Credit: Paran Koo

South Korea’s biggest LGBTQ+ Pride festival has been blocked in favour of a Christian youth concert.

Since 2000, local LGBTQ+ residents have celebrated Pride season at the annual Seoul Queer Culture Festival (SQCF).

During the festival, which takes place over two weeks, attendees are treated to various events and parties, including the Korea Queer Film Festival and a huge Pride parade.

While SQCF has been a staple in Seoul for over 20 years, the event was recently hit with a significant roadblock ahead of its 2023 festival.

On 3 May, the Seoul Metropolitan Government denied the SQCF’s request to use the Seoul Plaza between 30 June and 1 July.

The LGBTQ+ event has used the aforementioned venue since 2015, aside from 2020 and 2021, due to the COVID-19 pandemic.

In addition to denying the permit, the governing body granted the spot to the CTS Culture Foundation, who requested to hold their Christian youth concert there on 1 July.

The religiously affiliated organisation has previously voiced opposition to the LGBTQ+ community and the SQCF’s Pride events, per Reuters.

Shortly after the decision was announced, LGBTQ+ activists and organisations slammed city officials for discriminating against the queer-inclusive festival.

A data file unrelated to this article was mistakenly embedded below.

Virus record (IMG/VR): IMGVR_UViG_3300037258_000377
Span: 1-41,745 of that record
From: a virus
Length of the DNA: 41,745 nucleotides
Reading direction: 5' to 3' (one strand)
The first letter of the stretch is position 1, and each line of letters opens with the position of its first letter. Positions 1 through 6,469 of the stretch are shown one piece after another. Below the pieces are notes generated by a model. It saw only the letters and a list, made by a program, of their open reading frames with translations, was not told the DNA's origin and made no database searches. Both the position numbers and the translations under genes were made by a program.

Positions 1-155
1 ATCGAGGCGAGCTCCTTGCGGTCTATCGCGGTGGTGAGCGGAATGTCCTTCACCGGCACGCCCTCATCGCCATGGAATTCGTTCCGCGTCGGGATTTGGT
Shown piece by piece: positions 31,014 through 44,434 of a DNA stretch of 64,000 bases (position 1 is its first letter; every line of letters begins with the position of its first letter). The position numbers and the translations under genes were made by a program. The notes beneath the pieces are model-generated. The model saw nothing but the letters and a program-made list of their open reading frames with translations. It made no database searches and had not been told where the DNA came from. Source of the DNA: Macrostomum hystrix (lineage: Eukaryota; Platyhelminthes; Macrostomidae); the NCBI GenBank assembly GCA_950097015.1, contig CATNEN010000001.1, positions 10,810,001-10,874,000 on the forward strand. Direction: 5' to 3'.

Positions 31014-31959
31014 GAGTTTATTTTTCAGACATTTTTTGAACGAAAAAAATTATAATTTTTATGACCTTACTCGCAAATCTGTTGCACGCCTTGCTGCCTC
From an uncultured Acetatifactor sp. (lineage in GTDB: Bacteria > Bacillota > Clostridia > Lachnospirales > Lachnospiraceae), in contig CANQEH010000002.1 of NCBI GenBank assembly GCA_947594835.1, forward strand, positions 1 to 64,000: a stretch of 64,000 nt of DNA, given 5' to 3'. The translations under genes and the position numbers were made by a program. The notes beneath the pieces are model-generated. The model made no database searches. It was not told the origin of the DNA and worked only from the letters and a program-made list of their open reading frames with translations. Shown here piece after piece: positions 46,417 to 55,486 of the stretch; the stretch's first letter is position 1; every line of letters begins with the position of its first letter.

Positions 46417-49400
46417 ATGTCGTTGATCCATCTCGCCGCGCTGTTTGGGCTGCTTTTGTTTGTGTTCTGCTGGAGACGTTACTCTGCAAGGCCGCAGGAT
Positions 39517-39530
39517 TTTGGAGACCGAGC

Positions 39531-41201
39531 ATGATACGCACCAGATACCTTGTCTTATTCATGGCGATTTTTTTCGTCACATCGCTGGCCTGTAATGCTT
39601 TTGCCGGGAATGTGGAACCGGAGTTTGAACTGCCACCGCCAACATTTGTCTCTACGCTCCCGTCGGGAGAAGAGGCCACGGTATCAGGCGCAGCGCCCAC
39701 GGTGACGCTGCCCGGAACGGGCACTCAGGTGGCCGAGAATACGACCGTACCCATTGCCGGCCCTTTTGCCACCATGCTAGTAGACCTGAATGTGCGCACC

“We are angry at the Seoul Metropolitan Government that is trying to push out sexual minorities and fill the plaza with discrimination and hatred,” the Rainbow Action Against Sexual-Minority Discrimination of Korea said in a statement, per CNN.

SQFC leader Yang Sun-woo echoed similar sentiments in a statement to The Washington Post, describing the decision as “discriminatory” and “untransparent.”

“The festival will not be stopped and [will] go ahead on July 1. We were unfairly denied access to the public space where South Korea’s LGBTQ community has celebrated pride every summer for years,” she said.

In a separate statement to The Washington Post, Seoul Metropolitan Government’s administrative director Jeong Sang-hun said their decision was “based on municipal ordinances” before stating that events “for children and teens get priority.”

The recent incident isn’t the first time Seoul Queer Culture Festival has faced anti-LGBTQ+ pushback from conservative and religious individuals.

Back in 2018, 210,000 people signed a petition in defiance of the Pride event which they hatefully described as “abominable.”

During SQFC’s 2022 celebration, thousands of protestors attended the event to spew anti-LGBTQ+ rhetoric with archaic banners and hateful chants.

While homosexuality isn’t illegal in South Korea, the country remains conservative with a large Christian following, and both same-sex marriage laws and anti-discrimination laws have struggled to pass through the government.